Beyond blindnessEven as Maiya (name changed), a 65-year-old lady from a remote village in Pyuthan, was just entering the clinic, I could already tell that her vision was completely lost. Next to her was her husband, holding her arms, and guiding her towards the examination table.
Even as Maiya (name changed), a 65-year-old lady from a remote village in Pyuthan, was just entering the clinic, I could already tell that her vision was completely lost. Next to her was her husband, holding her arms, and guiding her towards the examination table.
I asked her to be seated for the interview and the eye examination. Looking at her, I started making spontaneous diagnoses inside my head. Perhaps, she had a mature cataract—the most common cause of blindness at her age—in both her eyes. She might also have had diseases in the cornea or retinopathies due to diabetes or hypertension. Either way, it could be cured.
Unfortunately, in no time, her charts revealed that her visual status was NPL: No Perception to Light, which meant she could not even detect light. On examination, her retina revealed signs of Retinitis Pigmentosa (RP), a disease that has no cure. It was much more serious than what I had imagined.
Her husband, who stood right beside me, looked at me in search of a positive response after the diagnosis. I quickly turned towards Maiya to find her eyes staring into void, but her ears obliquely turned towards me —waiting for instructions to follow.
Before I disclosed the results, I made small talk to understand the patient’s background. I would go on to learn that Maiya’s husband was a cobbler in a village and mended shoes for living. They had three children together; two boys and one girl, all in their teens. School dropouts, their children crossed the border to India every now and then to work and earn as manual labours. The fact that they had an already difficult life did not make it any easier for me to tell them the truth about Maiya’s condition.
It broke my heart to disclose to them that their situation was not getting any better. It broke my heart to tell the couple that they had traveled all the way from Pyuthan on a local bus along a bumpy, dangerous road, for a day, hoping against hope, in vain.
This is just one example among others where I regularly find myself in such a tragic position.
Even as research is being carried out across the world and huge investments are being made into finding cures for incurable diseases; I am here, in a developing country, asking where the science of rehabilitation stands. What might be the support system that lies beyond blindness? What options do people like Maiya have to beat their stifling situation?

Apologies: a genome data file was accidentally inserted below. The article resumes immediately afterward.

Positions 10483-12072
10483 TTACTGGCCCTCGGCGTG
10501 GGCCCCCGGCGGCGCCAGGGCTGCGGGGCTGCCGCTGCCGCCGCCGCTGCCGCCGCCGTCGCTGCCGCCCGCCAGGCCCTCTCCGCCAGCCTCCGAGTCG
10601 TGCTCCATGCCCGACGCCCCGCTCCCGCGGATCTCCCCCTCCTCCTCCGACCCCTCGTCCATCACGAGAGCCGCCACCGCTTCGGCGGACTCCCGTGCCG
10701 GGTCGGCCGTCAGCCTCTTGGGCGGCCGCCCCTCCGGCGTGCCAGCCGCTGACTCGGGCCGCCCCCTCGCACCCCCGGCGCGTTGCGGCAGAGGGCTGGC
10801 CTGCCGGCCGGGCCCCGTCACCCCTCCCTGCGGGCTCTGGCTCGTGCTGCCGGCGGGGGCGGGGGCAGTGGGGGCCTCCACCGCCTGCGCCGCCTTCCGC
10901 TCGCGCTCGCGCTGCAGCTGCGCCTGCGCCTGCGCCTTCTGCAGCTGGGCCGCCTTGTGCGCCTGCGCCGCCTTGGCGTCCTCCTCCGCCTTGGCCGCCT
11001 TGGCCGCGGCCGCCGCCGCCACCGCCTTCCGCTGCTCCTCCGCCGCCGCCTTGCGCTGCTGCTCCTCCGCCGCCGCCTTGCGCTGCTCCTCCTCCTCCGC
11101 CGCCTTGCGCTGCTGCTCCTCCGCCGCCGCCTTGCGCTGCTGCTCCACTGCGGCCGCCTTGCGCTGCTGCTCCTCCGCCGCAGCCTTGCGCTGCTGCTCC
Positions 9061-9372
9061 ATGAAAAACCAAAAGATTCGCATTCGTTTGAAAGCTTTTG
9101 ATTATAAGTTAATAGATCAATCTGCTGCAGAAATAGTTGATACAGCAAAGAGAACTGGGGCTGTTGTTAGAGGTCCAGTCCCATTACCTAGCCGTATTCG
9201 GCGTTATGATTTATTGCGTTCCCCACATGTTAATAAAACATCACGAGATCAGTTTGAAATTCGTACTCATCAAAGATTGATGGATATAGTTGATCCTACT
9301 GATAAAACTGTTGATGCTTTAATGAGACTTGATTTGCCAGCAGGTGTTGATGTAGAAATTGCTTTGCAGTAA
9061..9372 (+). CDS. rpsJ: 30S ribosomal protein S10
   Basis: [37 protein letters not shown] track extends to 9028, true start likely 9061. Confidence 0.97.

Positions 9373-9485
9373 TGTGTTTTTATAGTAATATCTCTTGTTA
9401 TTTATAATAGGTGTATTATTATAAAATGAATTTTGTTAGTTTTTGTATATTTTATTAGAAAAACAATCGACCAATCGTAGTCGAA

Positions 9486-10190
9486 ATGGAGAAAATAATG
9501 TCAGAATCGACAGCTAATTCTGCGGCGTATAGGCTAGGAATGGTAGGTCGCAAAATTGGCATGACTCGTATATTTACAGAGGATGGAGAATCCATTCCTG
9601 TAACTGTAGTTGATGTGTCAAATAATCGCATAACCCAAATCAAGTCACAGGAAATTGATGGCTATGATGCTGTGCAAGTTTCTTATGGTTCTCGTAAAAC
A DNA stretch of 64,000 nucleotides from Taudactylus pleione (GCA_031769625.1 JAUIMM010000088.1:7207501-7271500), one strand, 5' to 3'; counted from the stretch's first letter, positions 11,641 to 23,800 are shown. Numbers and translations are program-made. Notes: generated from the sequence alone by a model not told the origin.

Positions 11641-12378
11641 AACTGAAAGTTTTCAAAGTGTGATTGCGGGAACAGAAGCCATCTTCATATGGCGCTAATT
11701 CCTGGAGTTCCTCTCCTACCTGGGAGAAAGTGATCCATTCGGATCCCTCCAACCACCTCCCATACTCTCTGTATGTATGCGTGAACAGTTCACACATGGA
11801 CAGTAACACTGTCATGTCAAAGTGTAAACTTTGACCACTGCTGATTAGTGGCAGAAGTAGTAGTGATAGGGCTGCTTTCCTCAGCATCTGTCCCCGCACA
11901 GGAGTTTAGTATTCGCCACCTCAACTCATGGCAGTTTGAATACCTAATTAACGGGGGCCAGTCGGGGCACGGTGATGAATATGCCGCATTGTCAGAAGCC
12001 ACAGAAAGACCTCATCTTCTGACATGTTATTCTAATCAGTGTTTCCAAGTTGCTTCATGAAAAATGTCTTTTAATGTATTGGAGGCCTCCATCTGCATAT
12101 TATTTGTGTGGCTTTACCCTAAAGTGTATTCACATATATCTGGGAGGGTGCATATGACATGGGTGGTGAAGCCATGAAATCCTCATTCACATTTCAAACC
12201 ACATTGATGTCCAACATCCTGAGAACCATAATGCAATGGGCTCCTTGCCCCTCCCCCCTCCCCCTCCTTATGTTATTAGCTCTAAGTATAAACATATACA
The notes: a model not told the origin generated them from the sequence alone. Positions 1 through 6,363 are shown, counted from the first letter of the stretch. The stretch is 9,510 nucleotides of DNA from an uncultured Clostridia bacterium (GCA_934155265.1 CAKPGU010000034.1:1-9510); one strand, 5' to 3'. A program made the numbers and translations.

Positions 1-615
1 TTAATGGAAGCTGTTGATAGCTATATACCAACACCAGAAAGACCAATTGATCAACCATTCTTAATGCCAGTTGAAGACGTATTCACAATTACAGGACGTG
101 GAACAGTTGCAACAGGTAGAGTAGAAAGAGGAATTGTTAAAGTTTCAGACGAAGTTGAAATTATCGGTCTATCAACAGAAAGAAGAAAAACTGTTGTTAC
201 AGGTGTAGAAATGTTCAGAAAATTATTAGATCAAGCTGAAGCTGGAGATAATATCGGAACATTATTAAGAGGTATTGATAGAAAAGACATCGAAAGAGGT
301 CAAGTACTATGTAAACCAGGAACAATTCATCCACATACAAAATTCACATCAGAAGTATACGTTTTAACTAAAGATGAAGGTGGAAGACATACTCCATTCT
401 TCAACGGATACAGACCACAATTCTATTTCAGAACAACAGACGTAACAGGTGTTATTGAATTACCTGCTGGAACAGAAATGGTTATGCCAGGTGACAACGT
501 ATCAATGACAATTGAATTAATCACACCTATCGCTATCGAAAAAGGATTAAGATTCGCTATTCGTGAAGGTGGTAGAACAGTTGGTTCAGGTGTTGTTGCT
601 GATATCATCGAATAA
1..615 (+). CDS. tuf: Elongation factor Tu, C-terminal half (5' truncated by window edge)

Are there institutions with established vision rehabilitation departments where I could refer my rural patients to? Are there institutions that train rural people who are already blind at a very young age? Shouldn’t there be a vision rehabilitation centre and a full time vision rehabilitation therapist in every eye-care centre and tertiary-level hospital?
Sure, there are well established palliative clinics, wellness centres, psychosocial counseling clinics and alternative therapy units that are working coherently with multidisciplinary hospitals with the respective fields of medicine. These extended services provide a more holistic care in management of urban patients, but what about patients like Maiya?
In a country where blindness is seen as a social and economic problem more than just a physical impairment; the visually impaired like Maiya, are isolated and marginalised. Their limited mobility makes them totally dependent; excluding them from opportunities for education and employment. It is such a shame that a physical disability so easily isolates and stifles a patient.
This is a serious problem that seeks immediate solution. We need adequate sustainable eye care and rehabilitation infrastructures, as well as sufficient human resources that enable accessible and affordable services for the rural population. It is my hope that related stakeholders take it into consideration and recognise this issue as one that warrants attention. A physical disability, in this day and age, should no longer continue to isolate an individual.
Dr Pandey is an ophthalmologist practicing in Lumbini Eye Institute, Bhairahawa, Nepal